Your capital gain is calculated by subtracting your adjusted cost basis (i.e. original purchase price + improvements made - depreciation) from your net selling price (i.e. contract sales price - expenses of the sale).
Depending on when you purchased the property and placed it into service (i.e. did you depreciate using a non-MACRS method) you may also have some depreciation recapture. This means some of the gain may be treated as ordinary income.
If you have suspended losses (i.e. rental losses you could not deduct because your income was too high) they will become deductible in the year of sale.
Right now you have an estimated gain of $176,000 ($235,000-$59,000). However, this gain will change depending on your selling expenses incurred, depreciation taken and improvements you have made and capitalized during your ownership of the property. If you can give me those numbers I can calculate a gain.
By the way, any gain you recognize as a result of the sale will be considered as long-term capital gain subject to a maximum tax rate of 15%. Your gain is considered to be long-term if you have owned the property for more then one year. Otherwise the gain would be considered as short-term and taxed as ordinary income.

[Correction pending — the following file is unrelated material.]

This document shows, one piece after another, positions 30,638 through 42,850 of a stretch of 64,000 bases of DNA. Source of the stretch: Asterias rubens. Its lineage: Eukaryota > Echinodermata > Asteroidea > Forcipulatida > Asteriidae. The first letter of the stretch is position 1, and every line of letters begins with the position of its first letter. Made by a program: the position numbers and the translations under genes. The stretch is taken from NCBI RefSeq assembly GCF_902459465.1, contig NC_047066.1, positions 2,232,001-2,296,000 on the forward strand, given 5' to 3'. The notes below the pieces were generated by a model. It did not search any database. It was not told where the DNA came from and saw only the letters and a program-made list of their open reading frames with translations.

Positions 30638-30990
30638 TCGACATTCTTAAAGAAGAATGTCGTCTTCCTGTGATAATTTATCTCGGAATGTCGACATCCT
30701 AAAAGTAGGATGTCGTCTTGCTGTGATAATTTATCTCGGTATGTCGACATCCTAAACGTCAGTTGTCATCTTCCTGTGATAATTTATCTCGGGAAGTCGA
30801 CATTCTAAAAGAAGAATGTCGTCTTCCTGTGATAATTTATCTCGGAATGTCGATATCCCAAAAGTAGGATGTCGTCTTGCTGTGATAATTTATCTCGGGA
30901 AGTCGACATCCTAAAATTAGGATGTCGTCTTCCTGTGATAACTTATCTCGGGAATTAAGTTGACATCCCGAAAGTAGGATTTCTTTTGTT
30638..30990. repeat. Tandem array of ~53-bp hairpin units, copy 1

I am assuming you have not lived in the property as your principal residence for any of the last five years. If you have lived in the property for any 2 of the last five years (as of the date of the sale), you may be eligible to exclude up to $250,000 of the gain if you filing as a single (up to $500,000 if MFJ). Please let me know if that is the case.